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Millennium +5. Picture credit: Reuters
Gender equality is key to the progress of all MDGs
 

Millennium +5

 

In September, as the United Nations marks its 60th year, delegates will meet in New York to assess the progress made towards achieving the development goals set out under the United Nations Millennium Declaration. The session will hear success stories and causes for concern - if the 2015 targets are to be reached in all the eight Millennium Development Goals (MDGs) laid out below, international agreement and commitment to action is more important than ever

ONE
Eradicate extreme poverty and hunger

Reduce by half the proportion of people living on less than a dollar a day.

Reduce by half the proportion of people who suffer from hunger.

Across the former Soviet republics, the percentage living on less than US$1 a day has increased 13-fold since 1990. The trend in Asian CIS countries is especially worrying, where 17 million people went hungry between 2000 and 2002


TWO
Achieve universal primary education

Ensure that all boys and girls complete a full course of primary schooling.

Progress is being made in most regions with several countries doubling enrolment since 1990, including the Dominican Republic which now boasts 97% enrolment. Globally, statistics on completion of primary schooling are less clear


THREE
Promote gender equality and empower women


Eliminate gender disparity in primary and secondary education.

Gender equality is key to the progress of all MDGs, and part of that aim is through equal representation. Rwanda (49%) has come closest to full gender parity in the proportion of women in parliament. There has been most progress in north Africa, but all regions have seen substantial increases.


FOUR
Reduce child mortality

Though a vaccine for measles has been available for 40 years, the disease still kills 540,000 children a year. Least progress towards full immunisation has been made in sub-Saharan Africa, and in both Oceania and East Asia the situation worsened


FIVE
Improve maternal health

Reduce by three quarters the maternal mortality ratio
95% of all deaths from complications of pregnancy and childbirth occur in Africa and Asia. The increased attendance of health professionals at deliveries is aiding progress toward achieving this goal, although nearly no change has been seen in sub-Saharan Africa - representing 920 deaths per 100,000 births. For every woman who dies in childbirth, 30 more are seriously injured or disabled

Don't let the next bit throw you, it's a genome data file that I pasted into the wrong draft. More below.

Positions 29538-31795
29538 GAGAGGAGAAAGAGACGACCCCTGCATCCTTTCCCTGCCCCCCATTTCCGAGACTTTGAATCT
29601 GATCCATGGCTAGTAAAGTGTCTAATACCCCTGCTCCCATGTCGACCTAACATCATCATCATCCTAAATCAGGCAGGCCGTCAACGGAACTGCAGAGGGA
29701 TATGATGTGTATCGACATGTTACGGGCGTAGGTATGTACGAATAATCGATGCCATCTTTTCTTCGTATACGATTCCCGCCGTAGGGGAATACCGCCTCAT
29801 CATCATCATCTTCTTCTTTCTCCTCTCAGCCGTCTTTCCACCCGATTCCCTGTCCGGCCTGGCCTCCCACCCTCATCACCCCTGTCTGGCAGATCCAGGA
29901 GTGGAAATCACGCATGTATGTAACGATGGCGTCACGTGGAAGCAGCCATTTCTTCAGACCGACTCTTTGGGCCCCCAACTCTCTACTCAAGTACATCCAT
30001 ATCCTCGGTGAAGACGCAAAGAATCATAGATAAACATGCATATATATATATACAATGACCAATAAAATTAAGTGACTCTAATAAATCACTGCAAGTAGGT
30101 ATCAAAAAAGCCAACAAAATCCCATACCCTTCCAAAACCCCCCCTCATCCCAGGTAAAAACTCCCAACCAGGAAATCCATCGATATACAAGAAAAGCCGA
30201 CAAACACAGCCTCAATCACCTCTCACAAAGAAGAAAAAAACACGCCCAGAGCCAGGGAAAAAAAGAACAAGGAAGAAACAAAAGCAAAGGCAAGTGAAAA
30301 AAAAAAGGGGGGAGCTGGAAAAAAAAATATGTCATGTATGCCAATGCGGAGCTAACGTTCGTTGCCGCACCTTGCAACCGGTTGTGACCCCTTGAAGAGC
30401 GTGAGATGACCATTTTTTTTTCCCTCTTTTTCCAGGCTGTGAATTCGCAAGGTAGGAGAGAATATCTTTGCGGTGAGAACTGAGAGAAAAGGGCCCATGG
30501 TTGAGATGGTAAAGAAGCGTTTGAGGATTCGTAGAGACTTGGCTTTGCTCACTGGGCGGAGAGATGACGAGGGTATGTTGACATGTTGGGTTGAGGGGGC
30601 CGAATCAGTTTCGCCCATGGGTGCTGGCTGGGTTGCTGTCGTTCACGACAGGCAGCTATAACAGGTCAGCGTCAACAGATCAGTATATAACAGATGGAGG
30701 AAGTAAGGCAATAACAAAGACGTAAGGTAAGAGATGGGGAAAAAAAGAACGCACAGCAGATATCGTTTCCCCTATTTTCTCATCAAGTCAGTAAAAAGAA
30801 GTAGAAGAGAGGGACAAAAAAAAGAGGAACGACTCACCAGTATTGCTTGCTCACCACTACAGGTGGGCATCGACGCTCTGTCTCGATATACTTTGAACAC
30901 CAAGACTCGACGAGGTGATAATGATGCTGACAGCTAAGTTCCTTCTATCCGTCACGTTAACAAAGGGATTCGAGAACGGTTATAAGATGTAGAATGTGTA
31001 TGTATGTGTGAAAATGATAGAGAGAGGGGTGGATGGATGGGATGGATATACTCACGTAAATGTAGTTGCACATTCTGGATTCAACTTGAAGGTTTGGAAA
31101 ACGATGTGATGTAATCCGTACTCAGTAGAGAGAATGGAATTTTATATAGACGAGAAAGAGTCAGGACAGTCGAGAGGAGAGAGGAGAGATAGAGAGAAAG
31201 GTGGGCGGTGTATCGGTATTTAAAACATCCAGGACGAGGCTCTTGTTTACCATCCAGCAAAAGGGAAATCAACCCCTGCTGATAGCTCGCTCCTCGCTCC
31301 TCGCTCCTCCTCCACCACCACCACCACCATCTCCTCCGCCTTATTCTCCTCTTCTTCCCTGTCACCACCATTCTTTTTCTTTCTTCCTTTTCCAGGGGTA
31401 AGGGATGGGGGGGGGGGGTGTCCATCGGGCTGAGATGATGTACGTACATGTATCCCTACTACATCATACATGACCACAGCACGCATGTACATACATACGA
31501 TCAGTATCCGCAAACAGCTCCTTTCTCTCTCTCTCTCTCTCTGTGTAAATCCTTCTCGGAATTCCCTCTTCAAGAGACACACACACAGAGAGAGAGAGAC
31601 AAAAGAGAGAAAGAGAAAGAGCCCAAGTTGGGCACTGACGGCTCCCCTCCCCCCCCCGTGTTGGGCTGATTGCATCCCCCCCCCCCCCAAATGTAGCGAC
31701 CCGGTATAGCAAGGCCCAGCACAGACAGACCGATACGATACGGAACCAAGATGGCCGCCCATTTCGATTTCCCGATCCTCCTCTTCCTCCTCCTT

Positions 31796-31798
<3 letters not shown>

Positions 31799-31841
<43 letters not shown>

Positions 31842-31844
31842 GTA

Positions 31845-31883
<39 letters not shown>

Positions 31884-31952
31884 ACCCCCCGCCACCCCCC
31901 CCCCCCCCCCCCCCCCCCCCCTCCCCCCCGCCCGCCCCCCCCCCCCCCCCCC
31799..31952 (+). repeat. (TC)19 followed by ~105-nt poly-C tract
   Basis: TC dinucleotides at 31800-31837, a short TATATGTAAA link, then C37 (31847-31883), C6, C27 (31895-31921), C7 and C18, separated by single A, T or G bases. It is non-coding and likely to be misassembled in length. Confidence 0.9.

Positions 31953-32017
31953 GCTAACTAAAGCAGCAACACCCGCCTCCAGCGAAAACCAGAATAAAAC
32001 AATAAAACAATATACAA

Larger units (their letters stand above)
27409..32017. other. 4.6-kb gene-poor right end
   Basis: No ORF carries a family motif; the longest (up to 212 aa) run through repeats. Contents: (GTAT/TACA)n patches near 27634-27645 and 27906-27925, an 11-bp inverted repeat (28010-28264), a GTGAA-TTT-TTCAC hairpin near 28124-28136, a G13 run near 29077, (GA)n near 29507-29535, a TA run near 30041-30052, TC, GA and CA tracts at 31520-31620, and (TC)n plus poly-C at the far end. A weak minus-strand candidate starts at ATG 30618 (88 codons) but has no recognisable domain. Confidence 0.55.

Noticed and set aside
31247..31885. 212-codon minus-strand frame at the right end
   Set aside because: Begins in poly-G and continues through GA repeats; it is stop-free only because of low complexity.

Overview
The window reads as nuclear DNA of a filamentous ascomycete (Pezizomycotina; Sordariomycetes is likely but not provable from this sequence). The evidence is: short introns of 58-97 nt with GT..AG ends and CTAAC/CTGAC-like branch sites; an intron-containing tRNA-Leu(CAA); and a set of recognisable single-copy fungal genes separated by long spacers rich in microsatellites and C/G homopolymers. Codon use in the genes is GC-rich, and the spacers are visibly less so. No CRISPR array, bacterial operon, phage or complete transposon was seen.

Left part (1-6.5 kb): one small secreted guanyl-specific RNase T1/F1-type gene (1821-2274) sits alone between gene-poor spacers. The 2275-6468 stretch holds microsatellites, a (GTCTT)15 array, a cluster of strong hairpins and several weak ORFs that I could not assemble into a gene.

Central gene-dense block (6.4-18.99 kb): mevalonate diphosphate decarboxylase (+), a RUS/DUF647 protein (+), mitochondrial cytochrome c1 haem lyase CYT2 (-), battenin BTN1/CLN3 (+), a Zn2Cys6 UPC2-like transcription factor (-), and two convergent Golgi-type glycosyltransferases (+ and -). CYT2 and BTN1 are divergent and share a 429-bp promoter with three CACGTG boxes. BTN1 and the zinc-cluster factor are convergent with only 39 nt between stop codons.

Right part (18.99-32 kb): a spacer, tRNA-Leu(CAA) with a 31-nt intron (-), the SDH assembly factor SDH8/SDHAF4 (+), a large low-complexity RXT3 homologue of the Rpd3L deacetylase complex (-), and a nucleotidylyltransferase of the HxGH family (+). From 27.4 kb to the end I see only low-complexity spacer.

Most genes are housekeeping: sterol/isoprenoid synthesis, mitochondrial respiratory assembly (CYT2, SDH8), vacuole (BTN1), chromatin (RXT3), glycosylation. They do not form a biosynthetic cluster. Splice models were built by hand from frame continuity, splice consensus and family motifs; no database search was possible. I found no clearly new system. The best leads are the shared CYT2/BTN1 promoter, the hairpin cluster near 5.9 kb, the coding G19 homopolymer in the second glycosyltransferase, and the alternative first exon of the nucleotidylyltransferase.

SIX
Combat HIV/AIDS, malaria and other diseases


Halt and begin to reverse the spread of HIV/Aids.
Have halted and begun to reverse the incidence of malaria and other major diseases

The Aids epidemic is growing fastest in a number of eastern European countries, mainly among intravenous drug users. In sub-Saharan Africa an increasing proportion of women are contracting HIV


SEVEN
Ensure environmental sustainability


Integrate the principles of sustainable development into country policies and programmes; reverse loss of environmental resources.

Reduce by half the proportion of people without sustainable access to safe drinking water and sanitation.

Achieve significant improvement in lives of at least 100 million slum dwellers, by 2020.

There is an encouraging expansion of protected areas wordwide, but the overall picture of environmental policy implementation is poor.
Clean drinking water provision remains a major challenge, with over one billion people still having no access


EIGHT
Develop a global partnership for development


Develop further an open trading and financial system that is rule-based, predictable and non-discriminatory. This includes a commitment to good governance, development and poverty reduction ? nationally and internationally.

Address the least developed countries' special needs. This includes tariff- and quota-free access for their exports; enhanced debt relief for heavily indebted poor countries; cancellation of official bilateral debt; and more generous official development assistance for countries committed to poverty reduction.

Address the special needs of landlocked and small island developing states.

Deal comprehensively with developing countries' debt problems through national and international measures to make debt sustainable in the long term.

In cooperation with the developing countries, develop decent and productive work for youth.

In cooperation with pharmaceutical companies, provide access to affordable essential drugs in developing countries.

In cooperation with the private sector, make available the benefits of new technologies-especially for information and communications.

Some progress has been made towards lowering the cost of anti-retroviral drugs to treat people with HIV, but poor healthcare infrastructures limit availability. Drug policies for malaria and tuberculosis remain inadequate
 
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